Villain’s savory; sleuth needs spice
Mysteries and thrillers are two distinct forms of the crime fiction genre. The former revolve around the investigation of a crime by a professional or amateur sleuth; thrillers usually pit a hero against a villain whose diabolical plot is uncovered as the story progresses. Thrillers are particularly distinguished by their sense of urgency, placing the reader in the middle of the action, sometimes alongside the perpetrator.
Sometimes mysteries and thrillers get their literary DNA scrambled and give rise to memorable hybrids like Thomas Harris’ “The Silence of the Lambs” or Michael Connelly’s “The Poet.” But more often than not, these genre busters can be so plodding and manipulative that slam-dunking them into the trash is the biggest thrill they will ever give. So I cracked open Nigel McCrery’s “Still Waters” with some trepidation, not sure how the novel would balance its mystery and thriller elements.
The early pages seemed promising. The prologue, a brief vignette set at a children’s tea party in World War II England, was chilling enough to keep me reading, but it was followed by a first chapter that not only identifies the killer, an elderly woman named Violet, but lays out her very precise method of dispatching victims.
Despite my fears of too few thrills ahead, I decided to give “Still Waters” a few more pages and was intrigued by the chocolate-tasting sound -- yes, you read that right -- of Det. Chief Inspector Mark Lapslie’s mobile phone.
Whether they are rare-Scotch drinkers, closeted dinosaurs or nursery-rhyme characters, detectives these days seem required to have some noteworthy quirk to attract readers’ attention. And the Essex Constabulary detective that McCrery creates has a doozy -- a rare neurological condition in which sounds cause him to experience tastes. The condition, known as synesthesia, reportedly has been shared in various mis-wirings of the nervous system by people as diverse as Vladimir Nabokov and Duke Ellington.
And it’s ruined Lapslie’s career, making it impossible for him to sit among noisy colleagues at the office. It’s also collapsed his personal life, estranging him from his family because the sound of his children’s laughter evoked the unwanted, overwhelming taste of vanilla. Even a favorite Beatles song “suddenly flooded his mouth with rotting meat. Life was just a rollercoaster of unexpected sensations.”
Even more unexpected for Lapslie is the unwanted call he receives to return to work despite being on indefinite leave because of his disability. The case he’s asked to investigate is of a woman whose desiccated body is unearthed during the investigation of an auto accident. The case’s connection to Lapslie strikes him as strange: A police computer has linked a characteristic of the body -- fingertips cut off with shears -- to a case he can’t remember investigating. And once the victim is identified as Violet Chambers, the woman introduced in the novel’s early pages, “Still Waters” becomes less of a whodunit for Lapslie than a why-dunit for readers.
McCrery’s bold step in both revealing and obscuring Violet so early in the book allows ample space to develop her character and manipulate the reader’s discomfort as she observes potential victims leaving a bingo parlor: "[S]uddenly [her] senses came alert. . . . She could smell the lavender perfume, lovingly dabbed on from bottles bought twenty years beforehand. She could feel their rough, hand-knitted cardigans and scarves. . . . [She] noted which streets they went down, which directions they left in, who leant on a cane for support and who didn’t, who left in company and who left alone. These were her natural prey.”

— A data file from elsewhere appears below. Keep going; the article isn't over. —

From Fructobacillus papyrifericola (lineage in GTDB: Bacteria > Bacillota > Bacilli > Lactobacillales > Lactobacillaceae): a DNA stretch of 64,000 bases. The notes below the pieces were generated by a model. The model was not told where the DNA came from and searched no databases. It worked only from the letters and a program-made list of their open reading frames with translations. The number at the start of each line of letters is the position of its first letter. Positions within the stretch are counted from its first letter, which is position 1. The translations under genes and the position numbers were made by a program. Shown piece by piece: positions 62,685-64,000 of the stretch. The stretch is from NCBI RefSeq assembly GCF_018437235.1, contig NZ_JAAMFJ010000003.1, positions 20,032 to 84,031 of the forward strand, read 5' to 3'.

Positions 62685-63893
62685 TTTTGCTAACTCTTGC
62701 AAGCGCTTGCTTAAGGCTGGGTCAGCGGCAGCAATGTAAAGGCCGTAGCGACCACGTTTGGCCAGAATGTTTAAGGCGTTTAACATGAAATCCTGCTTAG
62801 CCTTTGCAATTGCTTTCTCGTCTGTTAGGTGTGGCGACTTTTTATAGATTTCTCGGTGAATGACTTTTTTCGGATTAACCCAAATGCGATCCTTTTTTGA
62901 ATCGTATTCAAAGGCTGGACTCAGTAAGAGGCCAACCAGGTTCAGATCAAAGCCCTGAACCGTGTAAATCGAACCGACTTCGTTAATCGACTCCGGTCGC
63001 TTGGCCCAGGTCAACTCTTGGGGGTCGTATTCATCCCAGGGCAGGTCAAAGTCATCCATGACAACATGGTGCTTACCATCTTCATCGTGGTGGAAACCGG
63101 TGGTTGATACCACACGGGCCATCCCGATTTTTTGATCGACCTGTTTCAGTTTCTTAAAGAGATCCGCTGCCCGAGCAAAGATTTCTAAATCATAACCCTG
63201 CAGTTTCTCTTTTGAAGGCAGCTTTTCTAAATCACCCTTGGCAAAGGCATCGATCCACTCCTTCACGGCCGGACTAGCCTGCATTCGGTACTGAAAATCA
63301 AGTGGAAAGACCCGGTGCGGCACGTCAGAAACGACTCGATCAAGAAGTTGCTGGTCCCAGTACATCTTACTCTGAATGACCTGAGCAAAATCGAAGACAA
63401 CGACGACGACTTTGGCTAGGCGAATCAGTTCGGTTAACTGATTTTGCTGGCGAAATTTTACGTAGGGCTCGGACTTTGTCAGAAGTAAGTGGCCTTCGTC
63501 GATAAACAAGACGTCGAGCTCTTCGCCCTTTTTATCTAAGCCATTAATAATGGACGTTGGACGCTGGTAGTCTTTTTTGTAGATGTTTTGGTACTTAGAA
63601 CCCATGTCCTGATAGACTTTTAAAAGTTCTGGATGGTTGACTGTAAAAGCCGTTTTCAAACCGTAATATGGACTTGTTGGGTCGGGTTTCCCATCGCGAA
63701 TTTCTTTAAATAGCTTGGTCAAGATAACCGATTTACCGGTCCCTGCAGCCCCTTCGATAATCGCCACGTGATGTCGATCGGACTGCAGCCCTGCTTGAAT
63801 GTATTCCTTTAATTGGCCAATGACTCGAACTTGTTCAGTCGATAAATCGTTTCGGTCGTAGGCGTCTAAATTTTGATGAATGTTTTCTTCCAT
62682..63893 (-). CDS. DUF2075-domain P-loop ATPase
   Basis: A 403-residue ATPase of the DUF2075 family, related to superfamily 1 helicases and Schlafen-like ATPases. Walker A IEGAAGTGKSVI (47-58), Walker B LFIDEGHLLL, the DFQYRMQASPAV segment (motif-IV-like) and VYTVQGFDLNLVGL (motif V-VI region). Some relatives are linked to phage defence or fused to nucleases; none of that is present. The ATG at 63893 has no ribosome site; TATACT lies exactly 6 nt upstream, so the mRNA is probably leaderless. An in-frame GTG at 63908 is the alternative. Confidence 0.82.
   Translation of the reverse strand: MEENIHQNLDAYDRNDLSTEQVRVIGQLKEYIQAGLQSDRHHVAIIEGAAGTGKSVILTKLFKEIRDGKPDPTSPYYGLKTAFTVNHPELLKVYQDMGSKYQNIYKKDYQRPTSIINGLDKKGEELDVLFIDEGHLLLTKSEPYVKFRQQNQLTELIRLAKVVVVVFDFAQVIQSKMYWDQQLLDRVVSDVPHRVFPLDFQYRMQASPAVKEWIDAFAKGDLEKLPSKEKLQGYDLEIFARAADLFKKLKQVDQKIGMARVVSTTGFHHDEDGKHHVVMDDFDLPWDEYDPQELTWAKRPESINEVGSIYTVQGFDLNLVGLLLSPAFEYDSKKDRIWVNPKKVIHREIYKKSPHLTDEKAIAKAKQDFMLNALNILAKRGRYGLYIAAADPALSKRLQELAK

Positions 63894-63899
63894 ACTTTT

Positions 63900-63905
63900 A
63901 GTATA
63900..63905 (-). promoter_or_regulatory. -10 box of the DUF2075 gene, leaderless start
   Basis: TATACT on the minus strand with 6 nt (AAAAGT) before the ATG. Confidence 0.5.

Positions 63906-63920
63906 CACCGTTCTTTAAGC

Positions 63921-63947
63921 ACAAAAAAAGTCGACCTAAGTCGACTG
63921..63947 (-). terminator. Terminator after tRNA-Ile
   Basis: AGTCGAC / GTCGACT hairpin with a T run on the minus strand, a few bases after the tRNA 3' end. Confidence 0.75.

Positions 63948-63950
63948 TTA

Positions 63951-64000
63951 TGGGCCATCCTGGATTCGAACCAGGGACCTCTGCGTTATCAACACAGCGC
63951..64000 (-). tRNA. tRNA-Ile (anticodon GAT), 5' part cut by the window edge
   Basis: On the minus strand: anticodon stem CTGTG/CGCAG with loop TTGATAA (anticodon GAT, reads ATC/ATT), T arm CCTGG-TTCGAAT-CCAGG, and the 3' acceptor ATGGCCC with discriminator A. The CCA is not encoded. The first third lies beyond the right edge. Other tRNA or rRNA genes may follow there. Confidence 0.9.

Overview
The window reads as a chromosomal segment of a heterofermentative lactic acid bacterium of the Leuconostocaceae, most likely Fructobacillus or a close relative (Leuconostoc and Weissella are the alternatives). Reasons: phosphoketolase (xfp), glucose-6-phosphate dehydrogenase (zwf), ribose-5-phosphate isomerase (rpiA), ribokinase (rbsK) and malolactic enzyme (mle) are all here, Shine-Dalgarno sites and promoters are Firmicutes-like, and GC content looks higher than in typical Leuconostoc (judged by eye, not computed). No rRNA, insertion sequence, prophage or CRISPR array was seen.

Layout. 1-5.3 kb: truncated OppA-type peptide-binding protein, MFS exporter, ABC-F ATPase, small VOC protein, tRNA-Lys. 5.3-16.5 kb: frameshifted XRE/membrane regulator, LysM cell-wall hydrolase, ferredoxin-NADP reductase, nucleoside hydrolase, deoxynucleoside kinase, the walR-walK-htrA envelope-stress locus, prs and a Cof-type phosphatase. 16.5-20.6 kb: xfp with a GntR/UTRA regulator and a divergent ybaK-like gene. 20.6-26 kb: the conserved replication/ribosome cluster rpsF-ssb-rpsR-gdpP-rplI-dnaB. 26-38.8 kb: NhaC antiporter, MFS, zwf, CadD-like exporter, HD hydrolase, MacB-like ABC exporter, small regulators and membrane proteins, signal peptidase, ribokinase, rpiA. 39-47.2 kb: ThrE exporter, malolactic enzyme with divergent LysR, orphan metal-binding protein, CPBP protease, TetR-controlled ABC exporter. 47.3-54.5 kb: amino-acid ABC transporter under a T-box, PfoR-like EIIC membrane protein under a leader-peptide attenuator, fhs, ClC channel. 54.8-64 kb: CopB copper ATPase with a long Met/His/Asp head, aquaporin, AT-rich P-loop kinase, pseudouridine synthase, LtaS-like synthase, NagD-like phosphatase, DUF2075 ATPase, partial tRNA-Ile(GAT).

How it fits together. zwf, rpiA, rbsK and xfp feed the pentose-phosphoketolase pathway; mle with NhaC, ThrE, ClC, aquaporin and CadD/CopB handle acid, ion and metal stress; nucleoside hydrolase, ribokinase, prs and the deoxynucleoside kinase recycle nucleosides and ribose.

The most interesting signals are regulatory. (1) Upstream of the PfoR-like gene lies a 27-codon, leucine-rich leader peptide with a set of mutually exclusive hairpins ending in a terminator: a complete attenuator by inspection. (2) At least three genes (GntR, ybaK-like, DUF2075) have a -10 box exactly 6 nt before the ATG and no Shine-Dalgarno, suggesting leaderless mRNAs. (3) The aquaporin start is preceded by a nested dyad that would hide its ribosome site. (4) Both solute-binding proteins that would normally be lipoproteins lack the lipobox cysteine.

Violet Chambers is the dark side of Miss Marple -- aged, seemingly benign, unnoticed but noticing with a deadly purpose.
As her obsessions and history are revealed, she becomes as repulsive and engaging a killer as any encountered in recent memory.
The challenge for McCrery is to create equally compelling characters in the team hunting her, and this is where “Still Waters” falls short. Where rookie FBI agent Clarice Starling’s naivete in “Silence of the Lambs” makes her a perfect foil for the villains, and crime reporter Jack McEvoy’s obsession with finding the Edgar Allan Poe-spouting serial killer of cops in “The Poet” gives the story its urgency, DCI Lapslie’s drive to solve the case is dissipated, not enhanced, by his synesthesia.
Although Emma Bradbury, Lapslie’s detective sergeant, has some interesting hints at a complex life, and diligent pathologist Dr. Jane Catherall is unlike her “Silent Witness” or “CSI” counterparts, it is Lapslie who must carry most of the heroic burden in the novel.
And although we may feel sympathy for him, or find him fascinating as a neurological case study, there needs to be more at stake for him personally in apprehending Violet to make their showdown memorable. Instead, it’s anticlimactic compared to Violet’s chilling search for her victims.
And the interweaving of a mysterious subplot involving a shady government agency intent on thwarting the investigation doesn’t ring true enough to make Lapslie’s transformation from reluctant investigator to maverick cop convincing.
The tactile senses of hunter and hunted make for some wonderful literary parallels and the well-drawn Essex locales and shifts between Lapslie’s and Violet’s point of view speak to McCrery’s skill as creator of several successful BBC crime series (most notably the aforementioned “Silent Witness”). Yet, “Still Waters” is ultimately more satisfying for the thrilling journey of its villain than its sleuths, a condition I hope is corrected in future installments of this promising series.
Paula L. Woods is a member of the National Book Critics Circle and author of the Charlotte Justice mystery series.